Selling the sizzle
Bryan of 2strokebuzz wrote a post inspired by a Honda motorcycle ad from 1967, which you can read here. To put it bluntly, the motorcycle/scooter industry in the United States does an extremely poor job of marketing the idea of riding.
“You are so correct, it hurts my brain,” wrote morriseyscoot, commenting on Bryan’s points. I remember Honda’s ads, especially the ones that pointed out Honda motorcycles’ safety, ease of operation and lack of noise. “You meet the nicest people on a Honda,” went the famous tag line. It wasn’t until much, much later that I realized just how brilliant the idea behind that sentence was. Honda riders were nice, unlike, say, members of the San Mateo chapter of the Hells Angels, which had its weekly meetings at the Mel’s Drive-In down the street from my parents’ apartment.
Up to that point, motorcycles were mostly thought of as scary devices ridden by scary people. My parents wouldn’t hear of the idea of me getting anything with two wheels and an engine, right up until they died. Me, a biker? Ask anyone who knows me. And wait for them to stop laughing.
Unfortunately, Honda (along with the other Big 4 Japanese motorcycle companies) has long since given up trying to sell the idea of motorcycling. They’re raking in money by the bushel selling crotch rockets to 20somethings and cruisers to baby boomers. Which is fine in the near term, but both of these market segments will inevitably shrink. Then what?
Outside of North America, Honda sells a scooter called the Dylan 150. Be sure to read that article’s link to a review by The Scooter Review, and especially look at the pictures. This is one nice bike. It sells for the equivalent of $3,500, but it looks like it could cost more.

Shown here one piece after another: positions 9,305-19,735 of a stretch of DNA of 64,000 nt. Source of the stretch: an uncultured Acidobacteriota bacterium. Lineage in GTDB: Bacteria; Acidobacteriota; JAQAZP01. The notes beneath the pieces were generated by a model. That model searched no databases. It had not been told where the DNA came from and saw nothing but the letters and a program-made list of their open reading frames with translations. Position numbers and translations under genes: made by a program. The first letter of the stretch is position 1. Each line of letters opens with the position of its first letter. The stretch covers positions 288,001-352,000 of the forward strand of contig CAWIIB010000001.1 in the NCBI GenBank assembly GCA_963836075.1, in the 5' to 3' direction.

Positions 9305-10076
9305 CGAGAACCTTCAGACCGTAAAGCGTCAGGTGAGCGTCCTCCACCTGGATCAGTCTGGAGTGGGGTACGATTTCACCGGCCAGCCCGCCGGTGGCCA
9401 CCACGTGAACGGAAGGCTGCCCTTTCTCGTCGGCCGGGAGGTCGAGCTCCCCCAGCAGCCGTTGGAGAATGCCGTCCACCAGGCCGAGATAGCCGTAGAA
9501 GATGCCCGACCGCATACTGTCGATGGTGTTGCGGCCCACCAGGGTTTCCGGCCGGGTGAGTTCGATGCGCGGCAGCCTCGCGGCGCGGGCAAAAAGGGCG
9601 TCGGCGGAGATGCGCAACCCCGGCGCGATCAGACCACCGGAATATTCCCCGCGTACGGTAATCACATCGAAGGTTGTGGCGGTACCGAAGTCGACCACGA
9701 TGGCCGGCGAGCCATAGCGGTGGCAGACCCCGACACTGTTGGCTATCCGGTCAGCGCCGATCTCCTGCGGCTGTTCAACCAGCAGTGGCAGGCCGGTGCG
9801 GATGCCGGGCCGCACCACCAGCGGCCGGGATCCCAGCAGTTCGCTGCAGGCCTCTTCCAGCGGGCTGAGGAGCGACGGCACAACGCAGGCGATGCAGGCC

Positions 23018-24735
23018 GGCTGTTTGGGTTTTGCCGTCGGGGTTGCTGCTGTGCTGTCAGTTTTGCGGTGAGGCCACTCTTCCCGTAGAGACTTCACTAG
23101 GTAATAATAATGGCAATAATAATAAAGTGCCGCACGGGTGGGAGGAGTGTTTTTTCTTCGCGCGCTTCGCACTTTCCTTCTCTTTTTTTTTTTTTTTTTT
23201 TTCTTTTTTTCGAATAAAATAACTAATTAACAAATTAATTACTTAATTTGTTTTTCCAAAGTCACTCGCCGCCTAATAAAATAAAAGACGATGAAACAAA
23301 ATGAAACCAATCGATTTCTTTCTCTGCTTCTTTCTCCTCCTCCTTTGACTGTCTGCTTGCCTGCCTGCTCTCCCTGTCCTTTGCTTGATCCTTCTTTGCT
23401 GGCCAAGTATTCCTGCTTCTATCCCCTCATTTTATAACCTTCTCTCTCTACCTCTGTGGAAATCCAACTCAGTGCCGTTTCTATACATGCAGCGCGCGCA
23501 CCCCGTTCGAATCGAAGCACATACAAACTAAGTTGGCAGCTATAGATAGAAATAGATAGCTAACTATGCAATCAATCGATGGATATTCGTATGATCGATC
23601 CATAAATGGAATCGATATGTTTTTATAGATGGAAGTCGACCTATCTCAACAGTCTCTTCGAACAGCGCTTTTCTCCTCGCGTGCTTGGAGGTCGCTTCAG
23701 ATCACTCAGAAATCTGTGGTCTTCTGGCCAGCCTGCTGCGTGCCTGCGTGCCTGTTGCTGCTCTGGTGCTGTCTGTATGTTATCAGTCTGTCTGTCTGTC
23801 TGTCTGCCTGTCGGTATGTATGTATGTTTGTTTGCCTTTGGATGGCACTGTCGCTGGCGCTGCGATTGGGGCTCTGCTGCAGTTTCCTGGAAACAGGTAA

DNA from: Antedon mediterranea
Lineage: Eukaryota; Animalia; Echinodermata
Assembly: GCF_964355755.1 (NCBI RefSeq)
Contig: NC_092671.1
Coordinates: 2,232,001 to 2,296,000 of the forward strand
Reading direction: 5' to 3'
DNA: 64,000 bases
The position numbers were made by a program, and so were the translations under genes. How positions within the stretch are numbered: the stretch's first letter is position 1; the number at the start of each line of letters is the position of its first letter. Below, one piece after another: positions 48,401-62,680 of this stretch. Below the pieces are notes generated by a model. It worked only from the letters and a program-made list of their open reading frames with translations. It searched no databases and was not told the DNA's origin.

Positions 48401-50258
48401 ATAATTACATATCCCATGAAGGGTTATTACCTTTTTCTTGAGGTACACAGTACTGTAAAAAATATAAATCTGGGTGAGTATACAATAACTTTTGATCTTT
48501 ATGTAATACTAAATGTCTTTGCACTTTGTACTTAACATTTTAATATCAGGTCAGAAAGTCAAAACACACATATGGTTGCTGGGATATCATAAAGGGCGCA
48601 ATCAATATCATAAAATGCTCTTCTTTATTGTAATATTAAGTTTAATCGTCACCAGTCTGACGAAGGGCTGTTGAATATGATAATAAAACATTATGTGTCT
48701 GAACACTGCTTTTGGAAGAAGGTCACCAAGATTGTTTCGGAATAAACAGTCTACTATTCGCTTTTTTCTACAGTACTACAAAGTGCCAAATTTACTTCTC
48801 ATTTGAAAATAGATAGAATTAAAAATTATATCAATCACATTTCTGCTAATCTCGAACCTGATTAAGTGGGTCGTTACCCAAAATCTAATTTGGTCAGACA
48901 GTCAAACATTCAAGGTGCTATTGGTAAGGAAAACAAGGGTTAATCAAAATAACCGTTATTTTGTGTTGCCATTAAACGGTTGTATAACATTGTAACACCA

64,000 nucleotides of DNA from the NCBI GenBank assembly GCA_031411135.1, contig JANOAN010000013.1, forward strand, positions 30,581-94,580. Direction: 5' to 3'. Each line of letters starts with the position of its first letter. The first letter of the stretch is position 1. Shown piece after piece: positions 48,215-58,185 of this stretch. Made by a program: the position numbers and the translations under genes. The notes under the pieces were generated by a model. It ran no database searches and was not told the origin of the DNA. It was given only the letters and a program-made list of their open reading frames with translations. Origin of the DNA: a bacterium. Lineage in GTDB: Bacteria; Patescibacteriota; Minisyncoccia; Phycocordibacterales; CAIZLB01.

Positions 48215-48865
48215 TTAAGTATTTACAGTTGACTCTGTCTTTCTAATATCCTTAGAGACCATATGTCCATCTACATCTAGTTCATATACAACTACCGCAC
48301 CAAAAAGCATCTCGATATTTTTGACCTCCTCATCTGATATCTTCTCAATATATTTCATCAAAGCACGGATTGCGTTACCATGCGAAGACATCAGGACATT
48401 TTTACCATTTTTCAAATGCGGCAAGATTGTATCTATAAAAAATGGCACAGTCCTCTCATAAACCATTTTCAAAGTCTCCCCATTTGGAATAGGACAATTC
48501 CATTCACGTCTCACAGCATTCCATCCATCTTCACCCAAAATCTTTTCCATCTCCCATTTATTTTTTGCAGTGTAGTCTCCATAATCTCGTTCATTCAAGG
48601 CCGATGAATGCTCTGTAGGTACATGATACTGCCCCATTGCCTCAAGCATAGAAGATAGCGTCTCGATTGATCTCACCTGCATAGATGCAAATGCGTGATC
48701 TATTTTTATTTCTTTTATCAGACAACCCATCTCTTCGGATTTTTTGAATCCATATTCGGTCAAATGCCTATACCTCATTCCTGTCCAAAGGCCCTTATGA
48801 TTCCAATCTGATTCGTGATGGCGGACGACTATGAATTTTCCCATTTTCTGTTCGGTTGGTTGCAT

More importantly, the Dylan 150 isn’t trying to be anything other than what it is: a small, easy-to-ride, good-looking motor scooter. Something that might be very appealing to the guy or gal who has to spend 55+ bucks filling the gas tank of their Camry.
Except Mr. or Ms. Camry Driver would probably say something like, “I could never learn to ride a scooter.” I know I’ve lost count of how many people have said that to me. And how many times I try to explain that a scooter—especially a modern twist ‘n go bike—is not much more difficult to ride than a bicycle (you should still take a motorcycle safety class, however).
Right now, there would appear to be an alignment of the planets. Skyrocketing fuel prices and increased environmental awareness (new scooters do meet 49-state if not California emissions standards) have opened peoples’ minds to transportation alternatives. Honda not only has appealing products (in overseas markets), it has the resources and the dealer network to do the kind of hand-holding necessary for a customer base made up mostly of first-time owners and riders.
Why doesn’t Honda seize this opportunity? Damned if I know. Will anyone else? Good question.